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Holly Everett - Folklore

{Holly Everett}
Holly Everett

Holly Everett grew up in Austin, Texas, although she was born in Colorado and spent several of her early years in Alaska. She earned a BA in English Literature, with a minor in History, from the University of Texas at Austin.

"I am currently a PhD candidate in Folklore. My areas of specialization are belief, material culture and music. My current thesis research is on food and tourism in Newfoundland and Labrador, examining the impressions tourists draw from regional foodways. I recently published a book, Roadside Crosses in Contemporary Memorial Culture (University of North Texas Press, 2002), based on my master's thesis (also done at Memorial).

"After graduating with my BA, I worked as a pre-school teacher, a disc jockey, and an information specialist for a science radio show, among other things. However, after a few years, I realized that the career paths in which I was most interested required a graduate degree.

"Memorial's Department of Folklore has a solid reputation in the field, and folklorists whose work I respected recommended the programme to me. In addition, the tuition was very reasonable, and the department offered me graduate support.

"The faculty and students in the department are supportive of each other's work. Moreover, the faculty's broad perspective on the discipline allows students the freedom to pursue topics that might not be accepted in other programmes.

"I was looking for a large, stable programme at a smaller university. Some people told me that such a thing didn't exist! However, I found it at Memorial. The folklore collections at Folklore and Language Archive and the Queen Elizabeth II library are amazing, as is the level of access that students have to this wide range of research materials.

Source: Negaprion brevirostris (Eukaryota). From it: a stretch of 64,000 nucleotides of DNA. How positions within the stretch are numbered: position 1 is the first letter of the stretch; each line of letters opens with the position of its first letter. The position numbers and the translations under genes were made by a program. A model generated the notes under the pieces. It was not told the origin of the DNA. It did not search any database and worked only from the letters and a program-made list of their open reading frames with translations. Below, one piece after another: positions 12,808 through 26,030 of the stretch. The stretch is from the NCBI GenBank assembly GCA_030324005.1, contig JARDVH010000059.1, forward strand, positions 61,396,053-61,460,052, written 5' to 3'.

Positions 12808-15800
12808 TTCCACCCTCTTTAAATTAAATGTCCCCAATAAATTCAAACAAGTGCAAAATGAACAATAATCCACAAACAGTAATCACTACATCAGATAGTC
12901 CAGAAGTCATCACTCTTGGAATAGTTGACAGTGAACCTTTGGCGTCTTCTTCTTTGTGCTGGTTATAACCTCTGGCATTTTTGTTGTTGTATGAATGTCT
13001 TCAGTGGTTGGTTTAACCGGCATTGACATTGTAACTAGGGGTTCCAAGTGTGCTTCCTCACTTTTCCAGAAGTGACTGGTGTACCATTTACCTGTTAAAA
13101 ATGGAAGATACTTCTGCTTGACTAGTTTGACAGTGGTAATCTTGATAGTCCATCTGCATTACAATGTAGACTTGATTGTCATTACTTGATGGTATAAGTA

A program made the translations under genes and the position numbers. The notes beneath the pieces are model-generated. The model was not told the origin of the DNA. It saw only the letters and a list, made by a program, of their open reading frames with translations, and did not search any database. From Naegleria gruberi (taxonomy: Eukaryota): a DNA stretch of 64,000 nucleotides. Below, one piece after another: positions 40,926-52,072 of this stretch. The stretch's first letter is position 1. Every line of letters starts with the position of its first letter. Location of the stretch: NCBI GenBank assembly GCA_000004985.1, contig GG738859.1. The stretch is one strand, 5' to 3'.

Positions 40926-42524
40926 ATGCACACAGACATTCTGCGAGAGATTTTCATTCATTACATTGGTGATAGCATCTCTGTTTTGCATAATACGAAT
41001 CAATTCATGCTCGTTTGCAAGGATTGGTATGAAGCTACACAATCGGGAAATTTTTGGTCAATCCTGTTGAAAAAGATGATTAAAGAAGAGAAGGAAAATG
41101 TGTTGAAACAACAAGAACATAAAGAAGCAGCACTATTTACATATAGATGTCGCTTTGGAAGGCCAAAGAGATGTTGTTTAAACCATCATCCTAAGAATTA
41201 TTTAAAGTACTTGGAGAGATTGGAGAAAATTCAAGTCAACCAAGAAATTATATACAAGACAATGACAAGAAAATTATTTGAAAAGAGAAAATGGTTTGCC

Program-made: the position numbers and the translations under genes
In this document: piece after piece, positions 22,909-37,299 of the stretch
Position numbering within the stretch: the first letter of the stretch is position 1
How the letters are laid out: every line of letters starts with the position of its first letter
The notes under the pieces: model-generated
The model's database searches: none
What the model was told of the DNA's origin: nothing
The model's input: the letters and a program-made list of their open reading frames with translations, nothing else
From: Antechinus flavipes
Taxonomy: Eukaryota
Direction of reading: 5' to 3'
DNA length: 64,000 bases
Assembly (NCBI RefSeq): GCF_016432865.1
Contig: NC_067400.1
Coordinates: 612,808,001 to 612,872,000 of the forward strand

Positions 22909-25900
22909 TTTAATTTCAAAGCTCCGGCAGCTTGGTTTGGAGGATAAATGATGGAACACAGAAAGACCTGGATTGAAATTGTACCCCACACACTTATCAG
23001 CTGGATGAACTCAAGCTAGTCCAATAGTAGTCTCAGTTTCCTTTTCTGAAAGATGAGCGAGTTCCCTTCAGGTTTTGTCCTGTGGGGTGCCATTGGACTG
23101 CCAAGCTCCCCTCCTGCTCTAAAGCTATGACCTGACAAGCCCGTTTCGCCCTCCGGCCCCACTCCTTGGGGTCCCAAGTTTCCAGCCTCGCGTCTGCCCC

"Part of my decision to come to Memorial was the appeal of this province. At the time I began considering graduate study, I was ready for a change of scenery. The more I read about Newfoundland, the more I wanted to see it firsthand. This is a beautiful place, with an inspiring people to match. The arts scene in St. John's is impressive, a real embarrassment of riches. I have particularly enjoyed the diversity of live music.

"After I complete my degree, I will be looking for a university teaching position. However, as many folklorists find work in the public sector, I will also be looking at that possibility. Ideally, I would like to combine the two, as I have been able to do here with teaching, research and freelance work for CBC radio.

Holly has been the recipient of a Graduate Teaching Fellowship, a Social Sciences and Humanities Research Council of Canada (SSHRC) doctoral fellowship, and the Dr. Anna C. Templeton Memorial Graduate Scholarship. She has received funding for her fieldwork from the Institute for Social and Economic Research (ISER) and the J.R. Smallwood Centre. Neil Murray and David Buchan Graduate Research Awards have allowed her to attend conferences outside the province.

{Memorial University of Newfoundland}